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Measuring Laser On/Off Time

A project log for Laser Galvo Control

Precision control for the cheapest laser galvos.

Alan GreenAlan Green 01/03/2021 at 23:000 Comments

We plan to measure galvo position over time by precisely controlling laser on and off times. To get accurate results, we should know how long it takes to turn the laser on and off.

The Plan

To do this, we're going to use a constant current driver for the laser, and then toggle it on and off using a signal generator. We'll detect the laser producing light with a photodiode.  


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We measure three things:

  1. The enable signal from the signal generator
  2. The output of the photodiode
  3. The input to the laser

The time from (1) to (2) is the response time that we're interested in.

Here's the setup on my desk:

Laser time measurement setup
Photodiode connected to scope probes
Scope probes holding the photodiode

The photodiode is connected directly to the scope probes, using the scope's 10MOhm resistance for the diode to develop a voltage across. There's about 100pF capacitance: 72pf in the diode, and 15pF in the scope and leads, for an RC time constant of 1ms. (At least, I think that's right - I'm really at the edge of my knowledge here).

The photodiode is a BPW 34 S-Z, which I happened to have in my parts bin. It is of the silicon PIN type.  The datasheet gives a rise time of only 0.02us when reverse biased with 5V. It will be slower without the reverse bias, but I'm expecting to see sub-millisecond effects or less, with the scope.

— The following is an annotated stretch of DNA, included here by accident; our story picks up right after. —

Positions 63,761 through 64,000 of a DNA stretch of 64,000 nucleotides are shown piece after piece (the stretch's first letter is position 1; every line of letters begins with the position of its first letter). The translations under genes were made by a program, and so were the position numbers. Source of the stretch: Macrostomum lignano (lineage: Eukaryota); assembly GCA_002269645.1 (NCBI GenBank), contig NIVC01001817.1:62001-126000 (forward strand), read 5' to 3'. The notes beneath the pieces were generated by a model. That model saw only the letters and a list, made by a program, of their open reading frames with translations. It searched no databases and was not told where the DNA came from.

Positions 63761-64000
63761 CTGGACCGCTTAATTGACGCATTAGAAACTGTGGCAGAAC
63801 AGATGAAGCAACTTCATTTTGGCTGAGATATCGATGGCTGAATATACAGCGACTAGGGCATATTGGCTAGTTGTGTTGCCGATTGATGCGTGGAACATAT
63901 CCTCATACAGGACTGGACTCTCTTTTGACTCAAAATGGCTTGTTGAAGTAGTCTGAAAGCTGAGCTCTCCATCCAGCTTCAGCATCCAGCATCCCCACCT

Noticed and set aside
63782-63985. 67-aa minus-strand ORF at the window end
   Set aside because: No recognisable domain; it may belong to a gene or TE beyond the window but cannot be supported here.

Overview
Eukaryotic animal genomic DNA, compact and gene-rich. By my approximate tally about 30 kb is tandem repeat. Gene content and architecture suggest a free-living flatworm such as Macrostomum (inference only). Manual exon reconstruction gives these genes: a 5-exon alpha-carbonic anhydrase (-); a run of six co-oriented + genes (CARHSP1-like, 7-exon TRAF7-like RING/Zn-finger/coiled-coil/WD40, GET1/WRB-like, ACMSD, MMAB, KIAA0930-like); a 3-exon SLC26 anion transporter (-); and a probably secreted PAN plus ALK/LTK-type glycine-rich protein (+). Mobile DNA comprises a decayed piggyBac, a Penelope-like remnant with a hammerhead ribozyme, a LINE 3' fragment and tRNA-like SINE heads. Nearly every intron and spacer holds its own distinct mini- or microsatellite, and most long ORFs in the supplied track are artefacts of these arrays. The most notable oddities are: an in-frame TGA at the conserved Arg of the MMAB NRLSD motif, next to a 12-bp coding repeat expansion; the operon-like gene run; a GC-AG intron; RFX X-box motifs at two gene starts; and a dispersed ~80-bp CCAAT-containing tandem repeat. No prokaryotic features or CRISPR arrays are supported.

Measurements

Here's what we get with a 500Hz enable/disable cycle:

The photodiode's output varies 264mV peak-to-peak as the laser light shining on it turns on and off.

Turning on

Turning Off

Turning off is much slower than turning on - 400 to 450us.

It's not clear to me why this takes so long. Here are two possibilities:

  1. The 1ms RC constant for photodiode and scope is more important in this case, or
  2. The laser takes some time to turn off. 

To distinguish between these cases, when scanning the laser, we can use the motion to help determine whether the laser turns off quickly or slowly.

Conclusions

We can reliably repeat the timing laser on and turning on and off. Turning on is more crisp (<40us vs > 400us) and so likely to be of more use for characterizing galvos.

Possible Improvements

We could improve this result by:

  1. Building a proper photodetector circuit, reverse biasing the photodiode and amplifying its output. This may eliminate some of the uncertainty both in turn on and turn off.
  2. Putting more effort into the constant current driver design. Likely we could turn the laser off more quickly by bringing its V+ to ground on disable.

End-note: Constant Current Driver

For completeness, here's the schematic for the constant current driver, which is mostly copied from The Art of Electronics. 

This works for powering the laser, but there are issues. In particular, there is an negative relationship between available volts and the set constant current. To improve on this would require being more sensitive to the voltage drop across R1 - a project for another time.

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